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Article: Early child health in Lahore, Pakistan: VII. Diarrhoea

TitleEarly child health in Lahore, Pakistan: VII. Diarrhoea
Authors
Keywordsacute diarrhoea
infants
Pakistan
persistent diarrhoea
Issue Date1993
Citation
Acta Paediatrica, International Journal Of Paediatrics, Supplement, 1993, v. 82 n. 390, p. 79-85 How to Cite?
AbstractThis study was carried out to obtain reliable prospective data on the incidence, home management and duration of infantile diarrhoeal disease in a developing and rapidly urbanizing community. Fourteen hundred and seventy six infants from 4 different communities of Lahore, representing different stages of urbanization, were followed prospectively from birth to 2 years of age. Each child had an average of 3.6 episodes of diarrhoea during one year; 4.3 episodes per child per year in the village, 4.4 in the periurban slum, 3.4 in the urban slum and 1.4 in the upper middle (Um) class control group. The maximum incidence of diarrhoeal episodes occurred in children between 9-10 months of age. No sex difference was found. The seasonal variation showed a peak incidence during April-June. Bloody diarrhoea, in 3-5% of the episodes, was predominantly seen in winter months and in older infants. The maximum use of ORS was seen in the Um class (53%). Antibiotics were used in 75% of all diarrhoeal episodes maximally in the Um class, and morphine derivatives in 1% of all cases. The overall incidence of persistent diarrhoea was 14% of all acute cases, being highest in the village (18%), followed by the periurban slum (14%), Um class (10%) and urban slum (8%) with peak incidence occurring in June and July. Our results confirm the magnitude of the problem of diarrhoea. The proper selection of cohorts, the closely controlled prospective and simultaneous follow-up study of these large samples representing different urbanization stages and socio-economic conditions and the new detailed data on the duration of diarrhoeal episodes makes these results of wider international interest in addition to its importance for health planning in Pakistan.
Persistent Identifierhttp://hdl.handle.net/10722/80127
ISSN
2014 SCImago Journal Rankings: 0.123
ISI Accession Number ID

 

DC FieldValueLanguage
dc.contributor.authorMahmud, Aen_HK
dc.contributor.authorJalil, Fen_HK
dc.contributor.authorKarlberg, Jen_HK
dc.contributor.authorLindblad, BSen_HK
dc.date.accessioned2010-09-06T08:02:43Z-
dc.date.available2010-09-06T08:02:43Z-
dc.date.issued1993en_HK
dc.identifier.citationActa Paediatrica, International Journal Of Paediatrics, Supplement, 1993, v. 82 n. 390, p. 79-85en_HK
dc.identifier.issn0803-5326en_HK
dc.identifier.urihttp://hdl.handle.net/10722/80127-
dc.description.abstractThis study was carried out to obtain reliable prospective data on the incidence, home management and duration of infantile diarrhoeal disease in a developing and rapidly urbanizing community. Fourteen hundred and seventy six infants from 4 different communities of Lahore, representing different stages of urbanization, were followed prospectively from birth to 2 years of age. Each child had an average of 3.6 episodes of diarrhoea during one year; 4.3 episodes per child per year in the village, 4.4 in the periurban slum, 3.4 in the urban slum and 1.4 in the upper middle (Um) class control group. The maximum incidence of diarrhoeal episodes occurred in children between 9-10 months of age. No sex difference was found. The seasonal variation showed a peak incidence during April-June. Bloody diarrhoea, in 3-5% of the episodes, was predominantly seen in winter months and in older infants. The maximum use of ORS was seen in the Um class (53%). Antibiotics were used in 75% of all diarrhoeal episodes maximally in the Um class, and morphine derivatives in 1% of all cases. The overall incidence of persistent diarrhoea was 14% of all acute cases, being highest in the village (18%), followed by the periurban slum (14%), Um class (10%) and urban slum (8%) with peak incidence occurring in June and July. Our results confirm the magnitude of the problem of diarrhoea. The proper selection of cohorts, the closely controlled prospective and simultaneous follow-up study of these large samples representing different urbanization stages and socio-economic conditions and the new detailed data on the duration of diarrhoeal episodes makes these results of wider international interest in addition to its importance for health planning in Pakistan.en_HK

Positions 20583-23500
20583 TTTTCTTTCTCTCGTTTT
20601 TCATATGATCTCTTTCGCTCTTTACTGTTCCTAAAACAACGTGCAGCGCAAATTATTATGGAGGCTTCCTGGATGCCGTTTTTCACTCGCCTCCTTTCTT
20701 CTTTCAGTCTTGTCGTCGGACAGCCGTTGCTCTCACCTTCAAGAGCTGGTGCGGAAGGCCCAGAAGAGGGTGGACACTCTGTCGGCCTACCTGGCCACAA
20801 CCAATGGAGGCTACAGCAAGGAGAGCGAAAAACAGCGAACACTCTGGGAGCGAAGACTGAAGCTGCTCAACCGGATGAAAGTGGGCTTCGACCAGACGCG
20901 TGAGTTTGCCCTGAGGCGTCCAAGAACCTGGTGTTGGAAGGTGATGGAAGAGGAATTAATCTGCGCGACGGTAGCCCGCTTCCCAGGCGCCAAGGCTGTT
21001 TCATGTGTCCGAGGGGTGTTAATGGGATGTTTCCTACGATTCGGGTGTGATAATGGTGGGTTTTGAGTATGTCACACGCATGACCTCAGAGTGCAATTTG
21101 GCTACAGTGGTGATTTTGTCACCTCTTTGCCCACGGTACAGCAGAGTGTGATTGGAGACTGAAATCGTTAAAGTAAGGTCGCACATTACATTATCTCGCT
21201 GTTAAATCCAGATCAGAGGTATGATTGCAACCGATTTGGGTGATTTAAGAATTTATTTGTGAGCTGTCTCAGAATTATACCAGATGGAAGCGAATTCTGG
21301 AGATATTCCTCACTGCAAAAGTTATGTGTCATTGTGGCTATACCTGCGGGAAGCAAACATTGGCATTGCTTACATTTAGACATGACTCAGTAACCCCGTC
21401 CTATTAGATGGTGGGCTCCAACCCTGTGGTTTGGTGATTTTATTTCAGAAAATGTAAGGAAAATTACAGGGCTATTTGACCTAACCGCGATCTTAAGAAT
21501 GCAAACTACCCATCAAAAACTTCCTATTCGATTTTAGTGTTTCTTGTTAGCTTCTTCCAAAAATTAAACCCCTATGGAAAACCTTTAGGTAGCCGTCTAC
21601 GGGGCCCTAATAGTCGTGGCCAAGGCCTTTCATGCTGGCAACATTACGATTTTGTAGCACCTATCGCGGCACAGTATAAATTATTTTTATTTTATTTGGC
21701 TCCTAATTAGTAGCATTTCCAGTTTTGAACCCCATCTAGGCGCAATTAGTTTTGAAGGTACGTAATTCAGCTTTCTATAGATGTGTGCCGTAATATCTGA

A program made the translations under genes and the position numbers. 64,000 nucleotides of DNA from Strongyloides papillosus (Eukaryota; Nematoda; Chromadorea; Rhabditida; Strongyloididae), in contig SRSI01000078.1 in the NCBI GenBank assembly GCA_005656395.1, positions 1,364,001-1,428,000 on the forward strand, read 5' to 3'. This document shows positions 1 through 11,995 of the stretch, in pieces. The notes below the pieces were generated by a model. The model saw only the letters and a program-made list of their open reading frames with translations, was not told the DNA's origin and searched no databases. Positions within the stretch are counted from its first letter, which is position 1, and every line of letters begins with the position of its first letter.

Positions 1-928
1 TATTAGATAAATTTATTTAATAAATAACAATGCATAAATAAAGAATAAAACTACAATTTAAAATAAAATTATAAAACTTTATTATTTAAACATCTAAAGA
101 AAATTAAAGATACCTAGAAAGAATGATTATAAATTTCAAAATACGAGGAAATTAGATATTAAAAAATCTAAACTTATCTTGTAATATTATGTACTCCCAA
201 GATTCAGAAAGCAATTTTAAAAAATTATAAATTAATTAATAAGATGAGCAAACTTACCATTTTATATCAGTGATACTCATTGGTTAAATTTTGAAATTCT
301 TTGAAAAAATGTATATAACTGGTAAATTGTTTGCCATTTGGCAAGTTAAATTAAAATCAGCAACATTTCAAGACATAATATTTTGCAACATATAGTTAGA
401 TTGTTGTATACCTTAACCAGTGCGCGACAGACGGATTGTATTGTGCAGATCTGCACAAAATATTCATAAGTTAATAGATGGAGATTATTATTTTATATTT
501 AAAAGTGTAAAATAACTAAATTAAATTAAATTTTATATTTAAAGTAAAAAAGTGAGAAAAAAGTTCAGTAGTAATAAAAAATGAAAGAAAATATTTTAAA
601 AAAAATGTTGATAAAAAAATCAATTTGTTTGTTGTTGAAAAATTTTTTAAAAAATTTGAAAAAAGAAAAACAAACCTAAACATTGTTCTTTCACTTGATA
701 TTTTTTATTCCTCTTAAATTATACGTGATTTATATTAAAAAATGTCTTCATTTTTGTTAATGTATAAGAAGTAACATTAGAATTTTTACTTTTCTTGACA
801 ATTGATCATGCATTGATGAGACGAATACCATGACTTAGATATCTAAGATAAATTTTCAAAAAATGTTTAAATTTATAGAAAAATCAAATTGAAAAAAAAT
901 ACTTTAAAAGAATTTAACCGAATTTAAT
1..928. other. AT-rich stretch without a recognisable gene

dc.languageengen_HK
dc.relation.ispartofActa Paediatrica, International Journal of Paediatrics, Supplementen_HK
dc.subjectacute diarrhoeaen_HK
dc.subjectinfantsen_HK
dc.subjectPakistanen_HK
dc.subjectpersistent diarrhoeaen_HK
dc.titleEarly child health in Lahore, Pakistan: VII. Diarrhoeaen_HK
dc.typeArticleen_HK
dc.identifier.emailKarlberg, J: jpekarl@hkucc.hku.hken_HK
dc.identifier.authorityKarlberg, J=rp00400en_HK
dc.description.naturelink_to_subscribed_fulltext-
dc.identifier.pmid8219469-
dc.identifier.scopuseid_2-s2.0-0027173003en_HK
dc.identifier.hkuros30228en_HK
dc.identifier.volume82en_HK
dc.identifier.issue390en_HK
dc.identifier.spage79en_HK
dc.identifier.epage85en_HK
dc.identifier.isiWOS:A1993MB05200008-
dc.publisher.placeUnited Kingdomen_HK
dc.identifier.scopusauthoridMahmud, A=6603699749en_HK
dc.identifier.scopusauthoridJalil, F=7004018034en_HK
dc.identifier.scopusauthoridKarlberg, J=7005218406en_HK
dc.identifier.scopusauthoridLindblad, BS=7101686934en_HK

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